I have always loved music and drama... for those of you who know me; you would never have guessed that this was the case!
I embarked on my A levels, focusing on Drama and Theatre Studies - I was going to London to be on stage and perform to thousands of people! I remember speaking with my Careers Advisor at the time who told me ‘you need to have a ‘back up’ plan, something more achievable, this is a hard industry to get into’. This made me mad; I wanted to prove her wrong. So, off I went, stubborn (and still am), filled in my UCAS and applications in preparation for Drama School.
My Mum had been unwell since I was 13, we always had Nurses coming in and out of the house, hospital admissions to ED, long stays at hospital to get her ‘better again’. I was in awe of the kindness, compassion and care that the Nurses gave my Mum. They went that extra mile to put a smile on her face when times were hard.
Sadly, after finishing my A levels, my Mum passed away. It was a tough time for everyone. The thought of leaving my Dad and Brother alone (as our family live a long way from us), made me feel guilty and selfish.
So I looked in to college courses, what can I do closer to home that meant I would not have to leave my family. A friend at the time was considering Nursing. An Access to nursing course was available part time, two evenings a week. This meant that I could work in the day and study in the evenings. I had never considered Nursing before. As mentioned, Drama was my one true love.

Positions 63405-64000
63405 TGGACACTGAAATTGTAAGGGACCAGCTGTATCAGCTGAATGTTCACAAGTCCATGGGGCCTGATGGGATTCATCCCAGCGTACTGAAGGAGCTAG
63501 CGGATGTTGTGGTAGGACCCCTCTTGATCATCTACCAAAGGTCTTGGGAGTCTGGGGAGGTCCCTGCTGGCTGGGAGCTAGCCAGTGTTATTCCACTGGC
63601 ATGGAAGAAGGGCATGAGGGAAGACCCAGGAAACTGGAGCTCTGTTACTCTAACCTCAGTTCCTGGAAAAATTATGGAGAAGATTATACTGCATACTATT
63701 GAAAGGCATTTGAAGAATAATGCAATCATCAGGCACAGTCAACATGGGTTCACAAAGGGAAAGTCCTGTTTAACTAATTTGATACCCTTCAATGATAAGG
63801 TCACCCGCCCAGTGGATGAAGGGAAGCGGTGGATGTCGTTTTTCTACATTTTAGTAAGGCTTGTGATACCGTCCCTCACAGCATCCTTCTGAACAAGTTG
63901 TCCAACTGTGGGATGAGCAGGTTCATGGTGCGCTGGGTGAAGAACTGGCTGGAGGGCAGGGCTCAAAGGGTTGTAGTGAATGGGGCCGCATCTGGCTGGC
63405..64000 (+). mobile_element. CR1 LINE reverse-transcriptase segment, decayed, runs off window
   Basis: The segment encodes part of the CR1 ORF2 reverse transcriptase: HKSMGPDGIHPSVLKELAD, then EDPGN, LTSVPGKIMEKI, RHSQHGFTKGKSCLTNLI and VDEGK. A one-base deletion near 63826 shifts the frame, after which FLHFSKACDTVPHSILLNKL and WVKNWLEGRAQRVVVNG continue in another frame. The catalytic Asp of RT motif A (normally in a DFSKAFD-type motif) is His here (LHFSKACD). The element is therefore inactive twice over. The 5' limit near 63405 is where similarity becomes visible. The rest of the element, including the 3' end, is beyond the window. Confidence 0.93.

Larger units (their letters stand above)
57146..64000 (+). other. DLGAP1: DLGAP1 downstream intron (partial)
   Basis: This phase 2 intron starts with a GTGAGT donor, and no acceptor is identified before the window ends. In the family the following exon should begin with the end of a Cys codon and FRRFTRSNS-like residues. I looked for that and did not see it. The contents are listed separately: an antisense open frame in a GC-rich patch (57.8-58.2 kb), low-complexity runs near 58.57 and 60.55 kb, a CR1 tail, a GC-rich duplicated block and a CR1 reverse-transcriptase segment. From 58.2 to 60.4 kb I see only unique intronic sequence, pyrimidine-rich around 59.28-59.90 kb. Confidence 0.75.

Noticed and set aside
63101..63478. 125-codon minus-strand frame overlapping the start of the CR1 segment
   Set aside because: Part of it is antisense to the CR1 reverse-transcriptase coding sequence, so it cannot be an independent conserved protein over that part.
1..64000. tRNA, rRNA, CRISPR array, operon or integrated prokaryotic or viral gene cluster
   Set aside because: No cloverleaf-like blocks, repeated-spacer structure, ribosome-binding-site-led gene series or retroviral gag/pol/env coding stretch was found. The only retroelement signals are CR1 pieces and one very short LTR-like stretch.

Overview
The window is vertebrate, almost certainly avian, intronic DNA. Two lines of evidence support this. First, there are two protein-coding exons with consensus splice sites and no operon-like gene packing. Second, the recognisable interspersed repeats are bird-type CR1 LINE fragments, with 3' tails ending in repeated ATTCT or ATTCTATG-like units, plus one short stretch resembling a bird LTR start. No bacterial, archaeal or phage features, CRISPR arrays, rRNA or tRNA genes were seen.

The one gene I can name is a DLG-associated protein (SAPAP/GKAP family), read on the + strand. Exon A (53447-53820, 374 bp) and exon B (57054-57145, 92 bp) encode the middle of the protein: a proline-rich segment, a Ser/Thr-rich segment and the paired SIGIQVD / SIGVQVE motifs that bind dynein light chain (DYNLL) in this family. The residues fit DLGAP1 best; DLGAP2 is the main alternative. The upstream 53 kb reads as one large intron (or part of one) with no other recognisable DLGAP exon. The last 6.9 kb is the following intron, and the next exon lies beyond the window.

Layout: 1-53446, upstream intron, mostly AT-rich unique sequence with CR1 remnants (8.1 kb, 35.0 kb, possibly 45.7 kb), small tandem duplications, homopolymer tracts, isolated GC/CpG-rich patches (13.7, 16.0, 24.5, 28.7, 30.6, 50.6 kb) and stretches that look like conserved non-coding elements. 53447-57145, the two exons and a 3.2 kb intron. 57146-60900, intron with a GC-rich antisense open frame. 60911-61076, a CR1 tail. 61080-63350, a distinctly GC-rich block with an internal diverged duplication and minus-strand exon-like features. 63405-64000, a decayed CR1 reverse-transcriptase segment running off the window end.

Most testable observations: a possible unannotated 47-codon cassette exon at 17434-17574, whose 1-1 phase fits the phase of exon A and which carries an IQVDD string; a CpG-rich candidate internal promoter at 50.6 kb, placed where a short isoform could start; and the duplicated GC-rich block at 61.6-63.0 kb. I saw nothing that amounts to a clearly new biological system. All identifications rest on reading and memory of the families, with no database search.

I worked in a retail shop from the age of 16, worked my way up to shop floor manager by the age of 18 and was responsible for rota’s, cashing up and interviewing. A great deal of responsibility at such a young age. However, I wanted more... so, I looked at what jobs were available locally and came across a position for a Learning Support Assistant in a Special Needs School. I used to volunteer in a Day Centre nearby, playing games and doing crafts with adults with learning disabilities - I loved this! After much deliberation, I thought, let’s give it a go, applied and, thankfully got the job.
I continued working in retail on the weekends, worked Monday-Friday in the Special Needs School and went to college three evenings of the week. This was tough going but with hard work and determination, I got through it. I am not someone who gives up easily.
My Dad used to tell me I would be no good as a nurse, not to be unkind but because he knew it would be challenging on times and I was always so upbeat and positive about life. Again, my stubbornness kicked in... I wanted to prove him wrong. I attended an open day at the University of Glamorgan (as it was then), looked into the various branches/ fields of Nursing available and, from discussion with Dr Robert Jenkins and Neil James (then tutors at the University), decided that LD Nursing would be most suited to my skill set and growing experience from working in the Special Needs School for the past two years.
Off I went, filled in my UCAS and applications in preparation for LD Nursing. I passed my Access to Nursing, was interviewed and accepted on to the course. Like many others, and what is a common theme, I did not know of this profession and the many doors that it has and can open. I loved my Nurse training, the various placement opportunities offered, I loved being in education and making new friends with similar interests.
A year into my training, My Dad become unwell. I became a full time carer to him, which meant that my studies and placement were difficult to carry out. I had amazing support from the tutors at the University and, with planning; we agreed that I should take a year out and come back with the next cohort of Student Nurses.